Google Forbids OEMs From Customizing Android Nougat’s Notification System

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Jan 12, 2017
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Google keeps updating its Android Compatibility Definition Document (CDD) to make sure that OEMs are following the same code. In the latest update made to the CDD, Google has asked OEMs to “implement” Nougat’s new notification feature. It not an optional implementation but rather a must-do guideline by Google. Manufacturers, regardless of their own UI over Android, must integrate Nougat’s original notification feature or else they might lose access to Google Mobiles Services and Android branding.

Inclusion of original Android Nougat notification system

For those who are not familiar with the Android Compatibility Definition Document (CDD), it mentions the obligations that must be fulfilled by manufacturers to make their devices compatible with the latest version of Android.

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The latest Android Compatibility Definition Document (CDD) [PDF] asserts on the inclusion of original Android 7.1 Nougat notification system. The document states:

Android includes Notification Listener Service APIs that allow apps (once explicitly enabled by the user) to receive a copy of all notifications as they are posted or updated. Device implementations must correctly and promptly send notifications in their entirety to all such installed and user-enabled listener services, including any and all metadata attached to the Notification object. Handheld device implementations must support the behaviors of updating, removing, replying to, and bundling notifications as described in this section.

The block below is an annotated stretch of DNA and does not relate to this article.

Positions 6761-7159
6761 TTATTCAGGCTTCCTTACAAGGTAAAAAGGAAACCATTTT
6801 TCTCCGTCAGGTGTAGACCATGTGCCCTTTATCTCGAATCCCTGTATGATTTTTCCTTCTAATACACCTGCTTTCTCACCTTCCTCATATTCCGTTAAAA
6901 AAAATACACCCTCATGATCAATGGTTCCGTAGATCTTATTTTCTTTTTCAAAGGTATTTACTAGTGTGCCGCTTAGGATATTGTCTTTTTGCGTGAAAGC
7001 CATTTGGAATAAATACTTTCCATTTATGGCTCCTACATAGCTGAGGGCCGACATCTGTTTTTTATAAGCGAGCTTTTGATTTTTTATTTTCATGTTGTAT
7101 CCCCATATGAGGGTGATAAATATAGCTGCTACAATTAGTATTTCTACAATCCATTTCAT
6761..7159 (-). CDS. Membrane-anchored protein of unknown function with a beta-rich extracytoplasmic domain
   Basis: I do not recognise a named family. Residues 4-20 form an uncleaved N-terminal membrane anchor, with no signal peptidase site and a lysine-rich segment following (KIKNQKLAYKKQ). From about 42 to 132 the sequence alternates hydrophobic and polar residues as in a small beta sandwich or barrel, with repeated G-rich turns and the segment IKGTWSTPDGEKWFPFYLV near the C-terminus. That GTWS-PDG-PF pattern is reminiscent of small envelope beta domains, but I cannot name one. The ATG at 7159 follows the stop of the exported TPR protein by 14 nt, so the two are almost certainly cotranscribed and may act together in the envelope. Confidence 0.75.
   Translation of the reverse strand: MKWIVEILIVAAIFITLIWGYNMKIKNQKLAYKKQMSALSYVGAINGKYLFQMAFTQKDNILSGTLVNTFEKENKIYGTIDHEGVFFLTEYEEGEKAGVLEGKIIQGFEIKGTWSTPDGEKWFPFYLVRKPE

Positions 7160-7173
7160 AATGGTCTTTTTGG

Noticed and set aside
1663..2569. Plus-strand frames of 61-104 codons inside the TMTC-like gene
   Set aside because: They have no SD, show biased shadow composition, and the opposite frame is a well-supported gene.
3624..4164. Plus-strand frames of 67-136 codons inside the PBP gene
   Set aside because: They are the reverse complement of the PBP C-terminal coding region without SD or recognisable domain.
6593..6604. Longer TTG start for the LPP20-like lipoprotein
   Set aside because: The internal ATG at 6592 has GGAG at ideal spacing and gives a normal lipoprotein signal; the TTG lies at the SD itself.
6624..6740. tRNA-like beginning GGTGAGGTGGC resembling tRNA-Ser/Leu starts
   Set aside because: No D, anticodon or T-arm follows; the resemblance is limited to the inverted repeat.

The document also suggests that the Android 7.0 Nougat running devices must offer the ability to customize and control notifications within the panel. There should be an option within the notification panel and also in the settings menu to block, mute, and reset notification preference.

What changes are we looking at? Well, manufacturers like Samsung, Huawei, and others implement their own UI over stock Android. The private UI brings changes to Android’s original features such as Notifications. With this new step, Google is trying to maintain a uniform notification panel on all the Nougat running devices. New guidelines forbid manufacturers from making any changes in the notification panel.

In the document, Google also writes about Updatable software:

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For device implementations that are launching with Android 6.0 and later, the update mechanism should support verifying that the system image is binary identical to expected result following an OTA. The block-based OTA implementation in the upstream Android Open Source Project, added since Android 5.1, satisfies this requirement. Also, device implementations should support A/B system updates.

We can sum it up as a good move by Google. Finally, notifications panel on Nougat running devices will show all the information in one place.

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